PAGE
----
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Future of Domain models RRS feed

  • Question

  • I use linQ to Sql and put all my tables into a datacontext class.

    But I am not sure about how am I going to implement new methods on my database <Table > objects.

    Should I inherit from them or should I write a partial class for that ?

    I wanna be able to construct a domain model using the DlinQ, does anybody have an experience about that?
    Sunday, April 29, 2007 3:10 PM

Answers

  • I think that you need to be wary of structuring your Domain Model (http://udidahan.weblogs.us/2007/04/21/domain-model-pattern/) after the tables in your database. I find that a different structure arises when complex business rules are handled. What this means is that if you need to control your Domain Model fully, LINQ might be a bit problematic, yet many of the other O/R Mapping tools now let you query using LINQ, so that's a nice middle ground.

     

    Monday, April 30, 2007 11:46 AM

All replies

  • The easiest way to create a domain model with LINQ to SQL is to add a LINQ library project to your solution. Then add a DLinqObjects item to this library project. Bring up the designer and define your data model classes either by dragging DLinq Objects or by dragging and dropping tables and views directly from the server explorer onto the designer surface. The generated classes are defined as partial classes so you can add additional validation, properties and business logic.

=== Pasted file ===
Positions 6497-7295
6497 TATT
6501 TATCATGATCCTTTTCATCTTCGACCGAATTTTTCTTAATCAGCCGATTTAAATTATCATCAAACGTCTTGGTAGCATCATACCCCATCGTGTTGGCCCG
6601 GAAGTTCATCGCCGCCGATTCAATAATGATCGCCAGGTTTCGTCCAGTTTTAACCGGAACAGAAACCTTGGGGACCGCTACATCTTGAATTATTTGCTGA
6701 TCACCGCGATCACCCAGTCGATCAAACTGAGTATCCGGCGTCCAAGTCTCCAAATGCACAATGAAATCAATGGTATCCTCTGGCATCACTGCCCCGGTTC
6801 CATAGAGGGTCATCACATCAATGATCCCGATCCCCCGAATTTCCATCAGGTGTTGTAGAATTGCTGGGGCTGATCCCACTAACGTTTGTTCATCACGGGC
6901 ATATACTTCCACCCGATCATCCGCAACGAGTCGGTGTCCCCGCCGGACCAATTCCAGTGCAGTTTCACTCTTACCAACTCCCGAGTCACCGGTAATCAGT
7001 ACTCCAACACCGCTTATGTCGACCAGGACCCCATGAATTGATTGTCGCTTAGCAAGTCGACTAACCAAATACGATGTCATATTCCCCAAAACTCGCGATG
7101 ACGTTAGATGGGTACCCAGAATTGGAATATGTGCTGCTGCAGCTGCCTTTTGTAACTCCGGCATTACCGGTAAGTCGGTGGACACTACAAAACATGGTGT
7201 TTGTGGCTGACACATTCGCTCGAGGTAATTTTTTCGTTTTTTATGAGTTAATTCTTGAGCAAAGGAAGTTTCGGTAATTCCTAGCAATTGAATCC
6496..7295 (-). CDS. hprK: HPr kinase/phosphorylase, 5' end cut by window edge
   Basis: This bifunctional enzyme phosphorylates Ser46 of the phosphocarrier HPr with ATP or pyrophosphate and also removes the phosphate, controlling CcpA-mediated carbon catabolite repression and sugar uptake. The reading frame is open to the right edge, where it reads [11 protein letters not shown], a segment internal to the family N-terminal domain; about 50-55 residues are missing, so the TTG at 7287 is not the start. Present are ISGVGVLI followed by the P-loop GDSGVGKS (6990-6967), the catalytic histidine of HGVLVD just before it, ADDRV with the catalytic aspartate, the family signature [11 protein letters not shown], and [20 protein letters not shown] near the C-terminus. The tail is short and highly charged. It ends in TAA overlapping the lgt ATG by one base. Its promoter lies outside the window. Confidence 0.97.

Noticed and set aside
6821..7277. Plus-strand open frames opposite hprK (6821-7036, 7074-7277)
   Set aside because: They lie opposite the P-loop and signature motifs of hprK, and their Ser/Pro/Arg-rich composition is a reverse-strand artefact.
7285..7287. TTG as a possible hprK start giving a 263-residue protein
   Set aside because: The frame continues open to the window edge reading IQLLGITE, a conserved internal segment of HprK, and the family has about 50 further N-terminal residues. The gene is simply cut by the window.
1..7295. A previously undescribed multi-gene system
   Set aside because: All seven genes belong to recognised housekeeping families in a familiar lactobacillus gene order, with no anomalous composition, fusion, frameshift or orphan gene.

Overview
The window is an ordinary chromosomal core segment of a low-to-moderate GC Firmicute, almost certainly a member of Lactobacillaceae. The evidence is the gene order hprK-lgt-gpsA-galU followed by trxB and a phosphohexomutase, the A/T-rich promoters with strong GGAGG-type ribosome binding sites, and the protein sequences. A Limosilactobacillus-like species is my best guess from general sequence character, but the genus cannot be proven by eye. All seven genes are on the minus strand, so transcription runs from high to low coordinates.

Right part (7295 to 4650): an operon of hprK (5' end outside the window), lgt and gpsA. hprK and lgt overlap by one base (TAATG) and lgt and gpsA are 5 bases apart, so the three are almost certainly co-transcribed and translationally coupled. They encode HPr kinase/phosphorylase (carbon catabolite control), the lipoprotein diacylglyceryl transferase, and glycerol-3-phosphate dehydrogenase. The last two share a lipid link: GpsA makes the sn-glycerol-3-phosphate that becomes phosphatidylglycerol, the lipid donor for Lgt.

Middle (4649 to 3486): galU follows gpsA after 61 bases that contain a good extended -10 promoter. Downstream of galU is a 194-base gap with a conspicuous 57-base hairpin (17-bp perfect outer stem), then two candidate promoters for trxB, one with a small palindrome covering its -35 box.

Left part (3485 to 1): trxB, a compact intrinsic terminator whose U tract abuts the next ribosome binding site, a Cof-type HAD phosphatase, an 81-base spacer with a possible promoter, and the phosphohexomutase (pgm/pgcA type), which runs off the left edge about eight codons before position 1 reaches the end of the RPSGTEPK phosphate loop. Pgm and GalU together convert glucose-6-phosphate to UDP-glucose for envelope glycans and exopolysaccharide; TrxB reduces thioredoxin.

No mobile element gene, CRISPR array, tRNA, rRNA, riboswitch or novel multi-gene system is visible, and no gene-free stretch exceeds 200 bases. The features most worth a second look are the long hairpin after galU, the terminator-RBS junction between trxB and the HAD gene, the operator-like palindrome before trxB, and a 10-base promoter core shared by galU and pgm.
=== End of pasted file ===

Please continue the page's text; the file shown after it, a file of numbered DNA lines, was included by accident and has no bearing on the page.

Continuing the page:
Creating an effective domain model is a bit different from what I describe above. You'll find useful principles and best practices for creating domain models in the book Domain-Driven Design by Eric Evans. Applying Domain-Driven Design and Patterns by Jimmy Nilsson focuses more on the implementation perspective.

    Monday, April 30, 2007 11:33 AM
  • I think that you need to be wary of structuring your Domain Model (http://udidahan.weblogs.us/2007/04/21/domain-model-pattern/) after the tables in your database. I find that a different structure arises when complex business rules are handled. What this means is that if you need to control your Domain Model fully, LINQ might be a bit problematic, yet many of the other O/R Mapping tools now let you query using LINQ, so that's a nice middle ground.

     

    Monday, April 30, 2007 11:46 AM
  • The use of DataSets in .NET is often a sign of the Anemic Domain Model Anti-Pattern

     

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    do u think that's curse that  LinQ will have ?

    Tuesday, May 1, 2007 11:48 AM